The Centers for Medicare & Medicaid Services' just-released 2015 Managed Care Rate Setting Consultation Guide as guidance this year for states that expanded Medicaid.
State standards for access to care for those enrolled in Medicaid managed care programs varies greatly, according to a new report from the Office of the Inspector General.
Policy experts and lawmakers say that state officials can take certain steps to help drive insurers to lower their premium rates, including reviewing proposed rates and expanding Medicaid, reported Governing.
The health insurance payment system is broken and the Affordable Care Act, which was supposed to lower costs, is actually contributing to the problem, MVP Health Care CEO Denise Gonick, told the Albany Business Review.
There have been a lot of changes to Medicare Advantage plans of late--UnitedHealth dropped providers in Alabama, Humana lost a big provider contract and MVP Health Care is discontinuing two of its plans.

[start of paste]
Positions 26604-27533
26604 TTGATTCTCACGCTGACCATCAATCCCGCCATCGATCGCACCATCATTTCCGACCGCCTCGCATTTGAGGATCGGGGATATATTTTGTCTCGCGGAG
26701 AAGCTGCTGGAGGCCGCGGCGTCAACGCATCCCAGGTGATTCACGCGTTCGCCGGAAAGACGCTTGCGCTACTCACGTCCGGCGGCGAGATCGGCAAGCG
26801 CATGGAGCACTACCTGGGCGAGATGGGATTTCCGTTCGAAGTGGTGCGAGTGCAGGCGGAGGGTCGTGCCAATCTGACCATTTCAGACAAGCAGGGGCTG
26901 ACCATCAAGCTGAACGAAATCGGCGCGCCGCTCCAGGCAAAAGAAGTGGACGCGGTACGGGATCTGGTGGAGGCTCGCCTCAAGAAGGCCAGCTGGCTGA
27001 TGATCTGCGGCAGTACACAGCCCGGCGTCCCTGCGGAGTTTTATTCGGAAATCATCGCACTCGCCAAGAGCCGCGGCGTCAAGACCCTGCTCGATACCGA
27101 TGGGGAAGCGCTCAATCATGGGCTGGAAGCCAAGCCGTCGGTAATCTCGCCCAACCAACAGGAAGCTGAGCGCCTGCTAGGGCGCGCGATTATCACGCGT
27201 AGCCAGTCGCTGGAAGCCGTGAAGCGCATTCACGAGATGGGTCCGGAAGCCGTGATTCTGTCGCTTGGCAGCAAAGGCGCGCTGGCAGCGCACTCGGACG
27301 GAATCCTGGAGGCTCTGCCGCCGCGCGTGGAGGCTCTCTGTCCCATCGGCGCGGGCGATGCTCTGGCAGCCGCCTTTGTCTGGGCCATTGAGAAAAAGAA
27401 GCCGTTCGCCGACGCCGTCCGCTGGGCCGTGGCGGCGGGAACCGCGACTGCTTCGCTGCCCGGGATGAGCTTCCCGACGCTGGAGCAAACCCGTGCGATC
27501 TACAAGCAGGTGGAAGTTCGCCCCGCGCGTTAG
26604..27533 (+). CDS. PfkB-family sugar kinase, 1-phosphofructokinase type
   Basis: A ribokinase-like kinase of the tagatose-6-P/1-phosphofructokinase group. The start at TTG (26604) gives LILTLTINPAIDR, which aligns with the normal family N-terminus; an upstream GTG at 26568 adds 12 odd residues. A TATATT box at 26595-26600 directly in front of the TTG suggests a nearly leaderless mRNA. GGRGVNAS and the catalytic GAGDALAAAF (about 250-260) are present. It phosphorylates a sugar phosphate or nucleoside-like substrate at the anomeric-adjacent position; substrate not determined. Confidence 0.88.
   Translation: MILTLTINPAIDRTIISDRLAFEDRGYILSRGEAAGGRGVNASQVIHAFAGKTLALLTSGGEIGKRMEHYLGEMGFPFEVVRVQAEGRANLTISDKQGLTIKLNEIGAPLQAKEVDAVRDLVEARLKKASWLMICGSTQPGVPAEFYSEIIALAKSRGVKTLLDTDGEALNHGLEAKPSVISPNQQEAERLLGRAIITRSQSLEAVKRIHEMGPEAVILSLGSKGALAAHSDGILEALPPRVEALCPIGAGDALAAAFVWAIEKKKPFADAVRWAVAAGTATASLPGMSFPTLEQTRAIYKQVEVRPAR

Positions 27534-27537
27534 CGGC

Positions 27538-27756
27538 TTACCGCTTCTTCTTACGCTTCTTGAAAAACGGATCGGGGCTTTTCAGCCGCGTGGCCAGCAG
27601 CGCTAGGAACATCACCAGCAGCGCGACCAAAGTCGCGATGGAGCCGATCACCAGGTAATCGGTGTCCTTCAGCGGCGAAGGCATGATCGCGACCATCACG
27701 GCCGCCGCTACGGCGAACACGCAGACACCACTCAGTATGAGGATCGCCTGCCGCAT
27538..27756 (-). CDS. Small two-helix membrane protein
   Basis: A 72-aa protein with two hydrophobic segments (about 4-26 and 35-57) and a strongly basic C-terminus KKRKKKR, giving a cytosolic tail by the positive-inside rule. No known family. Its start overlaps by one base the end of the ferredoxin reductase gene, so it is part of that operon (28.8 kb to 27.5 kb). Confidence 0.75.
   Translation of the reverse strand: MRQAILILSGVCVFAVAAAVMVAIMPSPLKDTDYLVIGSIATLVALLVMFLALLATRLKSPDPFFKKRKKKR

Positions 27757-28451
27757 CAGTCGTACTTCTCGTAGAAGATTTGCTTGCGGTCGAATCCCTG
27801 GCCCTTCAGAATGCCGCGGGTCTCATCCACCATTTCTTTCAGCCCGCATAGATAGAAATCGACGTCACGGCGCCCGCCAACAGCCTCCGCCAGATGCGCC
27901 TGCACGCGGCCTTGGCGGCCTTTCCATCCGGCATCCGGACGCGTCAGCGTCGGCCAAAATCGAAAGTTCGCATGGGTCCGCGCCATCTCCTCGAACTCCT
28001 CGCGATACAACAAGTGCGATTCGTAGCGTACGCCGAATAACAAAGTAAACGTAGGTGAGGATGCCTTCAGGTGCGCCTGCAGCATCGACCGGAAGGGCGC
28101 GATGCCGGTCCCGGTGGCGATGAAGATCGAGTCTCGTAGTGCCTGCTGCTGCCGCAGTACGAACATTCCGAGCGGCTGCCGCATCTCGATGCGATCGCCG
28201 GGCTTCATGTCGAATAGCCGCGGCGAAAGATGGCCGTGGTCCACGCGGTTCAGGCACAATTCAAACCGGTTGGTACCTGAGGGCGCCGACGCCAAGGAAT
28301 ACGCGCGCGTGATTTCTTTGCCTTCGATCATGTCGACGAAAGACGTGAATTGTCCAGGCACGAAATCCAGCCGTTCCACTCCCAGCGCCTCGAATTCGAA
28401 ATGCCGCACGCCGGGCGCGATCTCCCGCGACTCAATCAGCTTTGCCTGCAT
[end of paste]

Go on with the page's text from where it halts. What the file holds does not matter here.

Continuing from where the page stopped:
Individuals in states that ceded all enforcement of the Affordable Care Act were worse off by approximately $245 per participant on an annualized basis, according to a recent study from Amanda Kowalski, published by the Brookings Institution.
Medicaid: to expand or not to expand? That is the question for the 24 states who opted out of the 2012 ruling under the Affordable Care Act. But for the 26 states, and the District of Columbia, who chose to extend the option to lower-income residents, the uninsured rate has dropped, while hospital admissions has increased, finds a new report from PwC's Health Research Institute.
There's been a lot of action throughout the states ahead of the next open enrollment period for health insurance exchanges. Meanwhile, some state officials are still considering whether to expand their Medicaid programs. Here's a roundup of the recent news across states.
When Medicaid programs provide higher reimbursements for doctors' office visits, Medicaid members are more likely to receive cancer screenings for breast, cervical and colorectal cancers, according to a study published in the journal, Cancer.
Medicaid insurers are struggling to pay for pricey drugs, leading some to request states to increase payments so they can run their plans. Meanwhile, some states are deciding restrict the expensive medications.